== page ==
(Originally published in The Rider News newspaper on November 19, 2004)
LAWRENCEVILLE, N.J. – The actions against Internet music sharing have struck Rider University as students on both the Lawrenceville and Westminster campuses have been targeted by the industry.
The Recording Industry Association of America (RIAA) has notified the Office of Information Technologies (OIT) of five students, three within the last month, who have violated copyright law by using the Rider network to upload illegally pirated songs to others, said Associate Vice-President for Student Affairs Anthony Campbell.
“Nobody has access to our network outside of Rider, but the RIAA has embedded different things into their songs that allow them to monitor where they go,” he said. “If it’s their copyrighted material, they can track the IP address of where it goes and see that the IP address is owned by Rider University. From there, the University is required to disable their music downloading capabilities and send a letter informing the student of what has happened.”
When students’ downloading capabilities are shut down, the rest of their Internet access remains intact, according to OIT Networks/Communications Director Timothy Fairlie.
“We have network management tools that can, in most cases, identify the types of traffic on the network and where they are coming from and going to,” he said. “These tools can usually block those specific types of traffic without shutting the user’s connection down completely.”
While no legal action is taken at this point in the process, if a student is caught repeatedly breaking the policy, the person is identified and the owner of the copyrighted material is then entitled to seek monetary compensation that can exceed $150,000.
Currently, according to Campbell, none of the five Rider students have had such further action taken against them.
At this point, the letters target only those who upload, either actively or passively, allowing others to download from their shared music folder, Fairlie said. Therefore, those looking to avoid attracting the attention of the RIAA are advised to disable access to their shared folders.
“While downloading songs that you have not paid for is as illegal as stealing a CD off a store shelf, the RIAA letters refer to songs that are shared,” Fairlie said. “They do not, or at least have not yet, sent us any letters about students downloading music.”
However, while downloading may not currently exist as a legal issue for students, it is creating other problems, said Campbell.
“We tested the network for one hour, two weeks ago, from noon to 1 p.m. and there were about 117,000 songs downloaded in that time,” he said. “That’s a problem because people can’t get to the Internet to do their academic work. We can go to the extreme of shutting it all down or not doing anything at all, but we’re trying to find some middle ground.”
Three student organizations—the Rider President’s Council, the Senate and the Residence Hall Association—have been tapped for suggestions, according to Junior-Class Treasurer Melissa Tresselt, who said the Senate is in support of a ban on peer-to-peer sharing.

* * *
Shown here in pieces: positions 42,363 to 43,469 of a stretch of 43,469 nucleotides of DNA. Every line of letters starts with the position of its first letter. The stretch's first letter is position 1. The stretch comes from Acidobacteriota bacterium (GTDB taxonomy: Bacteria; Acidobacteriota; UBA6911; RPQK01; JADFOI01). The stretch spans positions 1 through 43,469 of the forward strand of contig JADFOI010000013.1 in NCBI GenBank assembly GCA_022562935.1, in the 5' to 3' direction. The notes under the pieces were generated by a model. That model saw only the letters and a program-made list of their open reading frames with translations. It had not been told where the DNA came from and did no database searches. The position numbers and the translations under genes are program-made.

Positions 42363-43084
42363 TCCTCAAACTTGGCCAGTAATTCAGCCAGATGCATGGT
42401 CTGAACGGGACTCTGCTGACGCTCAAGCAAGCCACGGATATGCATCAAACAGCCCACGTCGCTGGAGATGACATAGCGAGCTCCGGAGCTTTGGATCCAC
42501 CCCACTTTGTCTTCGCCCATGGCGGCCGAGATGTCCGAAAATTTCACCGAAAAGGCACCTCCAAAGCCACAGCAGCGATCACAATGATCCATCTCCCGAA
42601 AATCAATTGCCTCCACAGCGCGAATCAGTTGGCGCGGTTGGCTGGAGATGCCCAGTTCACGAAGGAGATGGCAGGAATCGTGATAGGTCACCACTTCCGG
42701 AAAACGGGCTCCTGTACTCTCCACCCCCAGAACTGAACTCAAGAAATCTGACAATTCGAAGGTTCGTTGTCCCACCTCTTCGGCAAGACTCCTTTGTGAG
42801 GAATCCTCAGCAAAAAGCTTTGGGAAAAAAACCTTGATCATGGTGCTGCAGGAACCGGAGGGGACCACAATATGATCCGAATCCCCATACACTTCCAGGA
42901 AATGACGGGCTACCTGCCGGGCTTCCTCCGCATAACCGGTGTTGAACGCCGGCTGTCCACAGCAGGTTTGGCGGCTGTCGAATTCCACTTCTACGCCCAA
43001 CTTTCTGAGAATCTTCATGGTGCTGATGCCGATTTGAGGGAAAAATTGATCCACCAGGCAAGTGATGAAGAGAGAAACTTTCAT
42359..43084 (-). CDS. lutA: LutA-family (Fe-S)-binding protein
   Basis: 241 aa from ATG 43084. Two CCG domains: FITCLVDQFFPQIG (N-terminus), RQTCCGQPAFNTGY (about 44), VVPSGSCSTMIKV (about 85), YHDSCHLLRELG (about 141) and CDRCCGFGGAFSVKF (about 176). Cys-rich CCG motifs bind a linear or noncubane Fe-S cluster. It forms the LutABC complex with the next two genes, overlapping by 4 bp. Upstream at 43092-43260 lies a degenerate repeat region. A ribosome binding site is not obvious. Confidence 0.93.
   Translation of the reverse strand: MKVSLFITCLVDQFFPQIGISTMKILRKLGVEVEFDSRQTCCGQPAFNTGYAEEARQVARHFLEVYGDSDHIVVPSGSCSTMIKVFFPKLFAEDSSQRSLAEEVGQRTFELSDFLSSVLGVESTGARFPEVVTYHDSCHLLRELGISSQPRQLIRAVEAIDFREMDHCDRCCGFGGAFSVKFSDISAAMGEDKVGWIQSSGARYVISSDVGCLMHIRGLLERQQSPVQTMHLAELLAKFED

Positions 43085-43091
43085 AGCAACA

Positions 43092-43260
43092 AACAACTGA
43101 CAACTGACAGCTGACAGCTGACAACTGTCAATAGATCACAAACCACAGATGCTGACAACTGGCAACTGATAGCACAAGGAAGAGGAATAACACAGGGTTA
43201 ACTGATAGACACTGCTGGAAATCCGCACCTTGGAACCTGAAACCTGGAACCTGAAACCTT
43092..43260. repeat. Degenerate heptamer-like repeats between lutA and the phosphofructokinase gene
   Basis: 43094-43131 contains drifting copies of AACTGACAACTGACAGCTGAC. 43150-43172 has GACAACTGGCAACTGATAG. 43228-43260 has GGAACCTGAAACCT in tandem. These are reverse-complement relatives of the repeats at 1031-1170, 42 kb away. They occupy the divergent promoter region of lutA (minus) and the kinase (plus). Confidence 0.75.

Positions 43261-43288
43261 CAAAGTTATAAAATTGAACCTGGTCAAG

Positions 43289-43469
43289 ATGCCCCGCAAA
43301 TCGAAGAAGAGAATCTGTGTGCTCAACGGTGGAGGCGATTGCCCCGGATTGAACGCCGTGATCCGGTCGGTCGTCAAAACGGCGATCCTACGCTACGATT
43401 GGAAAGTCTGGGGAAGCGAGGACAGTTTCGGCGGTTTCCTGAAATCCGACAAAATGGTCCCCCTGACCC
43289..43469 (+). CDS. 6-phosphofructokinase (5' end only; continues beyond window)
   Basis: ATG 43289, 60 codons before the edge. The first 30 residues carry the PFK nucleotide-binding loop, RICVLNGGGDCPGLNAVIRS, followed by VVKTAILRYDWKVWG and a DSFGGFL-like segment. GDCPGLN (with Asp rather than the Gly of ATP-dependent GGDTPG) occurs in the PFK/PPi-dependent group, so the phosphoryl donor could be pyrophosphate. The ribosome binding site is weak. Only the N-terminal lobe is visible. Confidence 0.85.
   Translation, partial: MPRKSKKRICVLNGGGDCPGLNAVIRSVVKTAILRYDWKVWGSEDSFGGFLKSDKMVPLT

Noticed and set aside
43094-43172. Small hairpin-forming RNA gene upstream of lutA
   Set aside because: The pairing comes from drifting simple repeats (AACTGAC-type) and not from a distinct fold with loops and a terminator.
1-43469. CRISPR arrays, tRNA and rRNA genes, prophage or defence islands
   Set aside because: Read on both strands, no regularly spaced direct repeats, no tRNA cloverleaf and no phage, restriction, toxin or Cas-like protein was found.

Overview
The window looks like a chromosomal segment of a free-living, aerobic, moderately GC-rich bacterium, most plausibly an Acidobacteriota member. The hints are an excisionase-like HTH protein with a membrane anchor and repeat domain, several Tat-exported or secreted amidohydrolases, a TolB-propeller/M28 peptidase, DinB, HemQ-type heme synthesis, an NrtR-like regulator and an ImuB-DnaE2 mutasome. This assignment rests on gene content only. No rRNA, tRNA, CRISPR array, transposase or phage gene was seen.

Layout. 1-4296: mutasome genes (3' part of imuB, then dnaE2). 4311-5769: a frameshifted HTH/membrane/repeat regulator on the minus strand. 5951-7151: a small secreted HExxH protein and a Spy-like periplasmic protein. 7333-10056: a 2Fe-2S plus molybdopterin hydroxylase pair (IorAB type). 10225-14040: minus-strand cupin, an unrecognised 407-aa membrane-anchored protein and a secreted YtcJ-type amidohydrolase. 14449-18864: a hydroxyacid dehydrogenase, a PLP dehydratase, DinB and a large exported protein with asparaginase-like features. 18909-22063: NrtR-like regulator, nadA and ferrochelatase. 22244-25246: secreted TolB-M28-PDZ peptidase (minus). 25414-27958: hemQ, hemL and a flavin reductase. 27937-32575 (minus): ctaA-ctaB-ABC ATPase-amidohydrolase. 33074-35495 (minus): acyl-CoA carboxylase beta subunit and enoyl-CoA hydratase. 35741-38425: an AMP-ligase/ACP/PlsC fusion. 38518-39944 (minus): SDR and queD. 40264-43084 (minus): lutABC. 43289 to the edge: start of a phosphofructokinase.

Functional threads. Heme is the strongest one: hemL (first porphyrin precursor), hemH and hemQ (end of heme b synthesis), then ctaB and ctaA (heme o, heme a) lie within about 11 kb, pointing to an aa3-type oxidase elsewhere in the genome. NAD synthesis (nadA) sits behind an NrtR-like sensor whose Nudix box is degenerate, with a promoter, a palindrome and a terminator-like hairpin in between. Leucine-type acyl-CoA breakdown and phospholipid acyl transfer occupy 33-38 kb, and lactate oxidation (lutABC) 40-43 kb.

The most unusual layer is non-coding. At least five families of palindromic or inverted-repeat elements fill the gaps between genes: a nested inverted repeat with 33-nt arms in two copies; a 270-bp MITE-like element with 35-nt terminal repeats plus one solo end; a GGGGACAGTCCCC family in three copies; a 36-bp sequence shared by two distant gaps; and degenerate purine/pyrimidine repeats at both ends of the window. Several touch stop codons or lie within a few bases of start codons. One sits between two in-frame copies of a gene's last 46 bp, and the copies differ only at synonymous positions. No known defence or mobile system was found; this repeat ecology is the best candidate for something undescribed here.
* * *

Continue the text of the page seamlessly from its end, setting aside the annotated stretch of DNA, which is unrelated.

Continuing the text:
“Our network has been way too slow lately to a point where it takes me about an hour to download anything with streaming video in it,” she said. “If the music traffic on the network came to an end, it would fly.”
Many students are still in support of peer-to-peer sharing, like sophomore Adam Moltisanti, who said that so long as prices for albums remain as high as they are, people will continue to download illegally.
“Some of these CD prices are getting so outrageous that it doesn’t pay to buy them,” he said. “The price to manufacture a CD is so insignificant to what they’re charging for them that the only albums I would buy are ones from ‘indie’ groups because they’re making so little anyway.”
Dr. Jonathan Millen, a Communications professor who teaches the History of Rock ‘n’ Roll class, said that if part of the problem is that fans refuse to buy albums, perhaps a re-conceptualization of the industry itself is necessary.
“They should give the music away for free and stop making commercially produced CDs,” he said. “Groups have done this with tremendous success going back to the Grateful Dead and recently Prince where you pay for the performance and the merchandise. They need to go in another direction because the action they’re taking is not having any impact. I always ask my classes who’s still downloading and all the hands go up.”
In the meantime, Campbell suggests that the problem with bandwidth Rider is currently facing could be solved by designating times where the network could be opened specifically for the use of legal peer-to-peer sharing.
“We have a way of prioritizing so that academic things prioritize over non-academic things, which we’ve been doing for years,” he said. “What we’re looking at now is maybe creating times where there would be extended access to downloads. Maybe there are times when students are not typically doing their homework that the server could be used for more recreational purposes.”